Although our heroes are supposed to have won Mortal Kombat and hence saved Earth (as seen in the original movie) apparently an Outworld baddie name Shao Kahn (Brian Thompson) has other ideas. So the guy opens portals to Earth and sends a bunch of his faceless musclebound extras to chase our heroes around isolated locales. He also begins “merging” Earth and Outworld into one dimension. Seeing as how Outworld is basically a wasteland filled with destroyed cities and eternal night, who can blame Shao Kahn for defying the rules of Mortal Kombat? Outworld ain’t a nice place to live.
“Mortal Kombat: Annihilation” opens immediately after the events of the Paul Anderson original. Before you can say, “Hey, wait a minute, so you’re telling me all that fighting in the original was for nothing?” Shao Kahn attacks, kills Johnny Cage (this time played by actor Chris Conrad in a brief cameo), and scatters the rest of the fighters. Liu Kang (Robin Shou), still sporting the worst haircut in cinematic history, ends up with Kitana (Talisa Soto) on a quest to save Kitana’s mother. And oh, the two get all lovey-dovey on us. Meanwhile, Sonya Blade (Sandra Hess this time) seeks out former ex-partner Jax (Lynn Williams — yes, he’s a guy), who has bionic arms, to help fight Shao Kahn’s faceless baddies. James Remar (“Hellraiser: Inferno”) takes over Christopher Lambert’s role as Rayden, who seeks answers among the Gods. We get even more talk of prophecies and destiny and fate and blah blah blah.
The screenplay for “MKA” is even more convoluted than the original, and makes just as much sense — which is little to none. So in those respects, it would be unfair to call “MKA” worst than the original in terms of storyline, since both are pretty much on the lower rungs of what may be considered “quality writing”. The director this time around is John R. Leonetti, who lensed the original. Running at a scant 80 minutes, “MKA” is less concern with plot coherence than it is with staging one fight sequence after another, which it does with aplomb.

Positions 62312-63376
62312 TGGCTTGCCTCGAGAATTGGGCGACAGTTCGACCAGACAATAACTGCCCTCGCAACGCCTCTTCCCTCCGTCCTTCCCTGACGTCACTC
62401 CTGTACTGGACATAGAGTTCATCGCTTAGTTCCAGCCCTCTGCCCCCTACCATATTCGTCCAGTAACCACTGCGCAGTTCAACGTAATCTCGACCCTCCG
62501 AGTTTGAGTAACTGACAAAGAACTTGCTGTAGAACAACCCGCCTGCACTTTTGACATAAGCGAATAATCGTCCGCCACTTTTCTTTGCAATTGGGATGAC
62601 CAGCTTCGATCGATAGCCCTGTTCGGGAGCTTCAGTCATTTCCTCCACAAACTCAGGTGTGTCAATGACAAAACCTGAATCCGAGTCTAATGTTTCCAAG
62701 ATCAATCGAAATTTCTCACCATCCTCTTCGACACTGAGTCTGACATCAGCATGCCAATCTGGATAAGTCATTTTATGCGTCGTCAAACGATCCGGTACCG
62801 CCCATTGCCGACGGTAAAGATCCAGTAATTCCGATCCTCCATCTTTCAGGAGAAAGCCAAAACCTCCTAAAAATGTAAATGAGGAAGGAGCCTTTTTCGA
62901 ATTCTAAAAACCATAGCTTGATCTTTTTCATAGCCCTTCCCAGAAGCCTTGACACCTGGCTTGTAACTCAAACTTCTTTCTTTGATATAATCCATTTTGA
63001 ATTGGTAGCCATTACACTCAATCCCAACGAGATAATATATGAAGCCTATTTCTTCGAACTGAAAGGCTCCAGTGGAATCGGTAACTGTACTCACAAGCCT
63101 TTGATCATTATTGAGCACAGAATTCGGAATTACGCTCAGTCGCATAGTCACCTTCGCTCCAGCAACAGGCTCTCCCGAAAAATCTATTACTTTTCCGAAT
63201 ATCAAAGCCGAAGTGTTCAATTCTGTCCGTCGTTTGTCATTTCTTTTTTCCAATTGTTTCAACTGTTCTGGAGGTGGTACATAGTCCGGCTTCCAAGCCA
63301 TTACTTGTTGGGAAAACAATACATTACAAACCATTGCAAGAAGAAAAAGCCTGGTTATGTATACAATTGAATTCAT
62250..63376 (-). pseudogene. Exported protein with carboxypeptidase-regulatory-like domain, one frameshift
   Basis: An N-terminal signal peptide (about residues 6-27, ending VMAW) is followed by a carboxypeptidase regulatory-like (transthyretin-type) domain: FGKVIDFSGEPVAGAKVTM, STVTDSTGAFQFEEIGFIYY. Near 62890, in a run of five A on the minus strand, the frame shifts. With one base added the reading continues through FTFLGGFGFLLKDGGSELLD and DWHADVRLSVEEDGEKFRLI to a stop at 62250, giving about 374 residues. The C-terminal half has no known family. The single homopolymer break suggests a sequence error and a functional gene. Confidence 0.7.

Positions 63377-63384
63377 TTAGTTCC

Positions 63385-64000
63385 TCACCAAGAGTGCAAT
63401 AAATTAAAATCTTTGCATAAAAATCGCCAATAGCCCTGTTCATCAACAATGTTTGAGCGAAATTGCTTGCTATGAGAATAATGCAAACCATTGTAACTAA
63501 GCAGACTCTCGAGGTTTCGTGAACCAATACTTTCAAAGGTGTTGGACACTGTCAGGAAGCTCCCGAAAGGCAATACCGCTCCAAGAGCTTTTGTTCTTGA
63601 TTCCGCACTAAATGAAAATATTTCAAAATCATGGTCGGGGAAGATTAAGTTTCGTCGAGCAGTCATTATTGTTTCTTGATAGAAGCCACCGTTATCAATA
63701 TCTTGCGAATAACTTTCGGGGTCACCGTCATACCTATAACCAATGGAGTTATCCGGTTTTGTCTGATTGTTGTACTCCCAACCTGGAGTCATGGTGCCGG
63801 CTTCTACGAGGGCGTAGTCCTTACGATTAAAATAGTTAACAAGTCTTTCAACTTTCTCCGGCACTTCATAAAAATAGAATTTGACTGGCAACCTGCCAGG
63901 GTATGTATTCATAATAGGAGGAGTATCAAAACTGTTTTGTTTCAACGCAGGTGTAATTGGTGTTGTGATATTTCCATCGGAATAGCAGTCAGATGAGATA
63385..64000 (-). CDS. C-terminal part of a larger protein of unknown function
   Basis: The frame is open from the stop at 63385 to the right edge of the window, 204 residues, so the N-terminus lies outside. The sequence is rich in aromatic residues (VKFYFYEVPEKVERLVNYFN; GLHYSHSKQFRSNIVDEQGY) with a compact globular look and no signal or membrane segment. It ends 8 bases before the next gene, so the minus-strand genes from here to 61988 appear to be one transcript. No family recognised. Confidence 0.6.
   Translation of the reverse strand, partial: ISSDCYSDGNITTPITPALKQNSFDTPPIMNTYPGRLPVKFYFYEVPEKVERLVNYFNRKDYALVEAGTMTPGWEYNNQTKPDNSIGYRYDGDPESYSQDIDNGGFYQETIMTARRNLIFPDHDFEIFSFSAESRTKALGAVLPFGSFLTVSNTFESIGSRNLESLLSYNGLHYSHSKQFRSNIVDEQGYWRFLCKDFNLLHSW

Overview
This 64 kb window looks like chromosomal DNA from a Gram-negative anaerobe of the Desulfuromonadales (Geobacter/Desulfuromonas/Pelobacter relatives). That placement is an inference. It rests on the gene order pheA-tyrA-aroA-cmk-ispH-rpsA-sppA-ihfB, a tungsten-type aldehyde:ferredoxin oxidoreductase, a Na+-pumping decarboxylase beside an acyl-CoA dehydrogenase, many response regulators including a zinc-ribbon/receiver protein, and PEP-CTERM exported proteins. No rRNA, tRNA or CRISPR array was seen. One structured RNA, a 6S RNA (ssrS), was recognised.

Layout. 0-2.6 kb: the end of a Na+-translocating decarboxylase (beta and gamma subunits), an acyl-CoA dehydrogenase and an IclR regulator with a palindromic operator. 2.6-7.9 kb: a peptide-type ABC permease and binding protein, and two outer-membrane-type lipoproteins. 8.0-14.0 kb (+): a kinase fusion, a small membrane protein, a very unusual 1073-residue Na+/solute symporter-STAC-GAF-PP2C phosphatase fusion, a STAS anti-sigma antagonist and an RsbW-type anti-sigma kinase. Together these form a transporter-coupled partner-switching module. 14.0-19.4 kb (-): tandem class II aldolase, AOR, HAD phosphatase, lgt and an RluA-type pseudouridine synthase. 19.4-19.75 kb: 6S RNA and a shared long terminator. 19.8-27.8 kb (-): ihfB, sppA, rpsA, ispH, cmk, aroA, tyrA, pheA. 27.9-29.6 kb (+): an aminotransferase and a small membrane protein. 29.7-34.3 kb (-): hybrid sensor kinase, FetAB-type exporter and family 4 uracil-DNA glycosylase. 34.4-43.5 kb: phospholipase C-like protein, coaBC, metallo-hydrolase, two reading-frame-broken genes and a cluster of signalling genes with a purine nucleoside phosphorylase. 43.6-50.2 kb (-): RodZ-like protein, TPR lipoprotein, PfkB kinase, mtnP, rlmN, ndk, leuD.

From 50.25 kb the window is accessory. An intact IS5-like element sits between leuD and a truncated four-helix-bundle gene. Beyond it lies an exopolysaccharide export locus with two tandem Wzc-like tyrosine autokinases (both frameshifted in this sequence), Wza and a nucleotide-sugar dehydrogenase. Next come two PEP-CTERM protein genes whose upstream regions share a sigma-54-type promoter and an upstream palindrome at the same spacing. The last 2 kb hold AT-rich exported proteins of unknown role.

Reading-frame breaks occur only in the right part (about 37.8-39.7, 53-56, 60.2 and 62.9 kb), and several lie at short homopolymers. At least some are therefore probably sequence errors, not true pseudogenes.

Speaking of the fights, “MKA” does have better fights than its original. Whereas it was plainly obvious that nearly all of the cast of the original (with the exception of Robin Shou) had no martial arts training, Sandra Hess, James Remar, and Lynn Williams seems to have gone through some pre-production crash course in martial arts. As a result, they look more convincing than the three actors they replaced, which is a good thing because “MKA” is basically a movie strung together by a series of kung fu fights. Also it should be noted that the beautiful Talisa Soto also seems to have gotten an upgrade in fighting prowess as well.
“MKA” is generally considered as being a terrible sequel and a lesser movie next to the original. Robin Shou, as the film’s pseudo-lead (while the movie seems to involve his character as the “chosen one”, he really doesn’t have a lot of screentime), still can’t act to save his life. And I dare say, Shou’s action sequences this time around aren’t nearly as impressive. This could be because of his lessening screentime, or maybe because director Leonetti had more to work with cast-wise. Whatever the case, I had more time this time around to notice just how bad Shou’s hair and wardrobe were. Someone get this man some help!
Despite the above points, I believe “MKA” is on par, if not slightly better, than “Mortal Kombat”. Here are my reasons: Story-wise, both movies show their videogame roots, meaning the plot and story are silly and inconsequential. Action-wise, “MKA” has more energy and elaborate fight choreography. It’s almost like comparing a Hong Kong fight movie to an American version (with Thomas’ original being the American version). There’s no contest. Although it should be pointed out that the final fight involving two CGI creatures is, to put it mildly, horrendously lame.
“MKA” is no masterpiece. It’s not even a mildly good story. It’s just good for what it is: a fun, highly energetic fight movie with nice production values.
John R. Leonetti (director) / Ed Boon, Lawrence Kasanoff, Joshua Wexler, John Tobias, Brent V. Friedman, Bryce Zabel (screenplay)
CAST: Robin Shou …. Liu Kang
James Remar …. Lord Rayden
Talisa Soto …. Princess Kitana
Sandra Hess …. Sonya Blade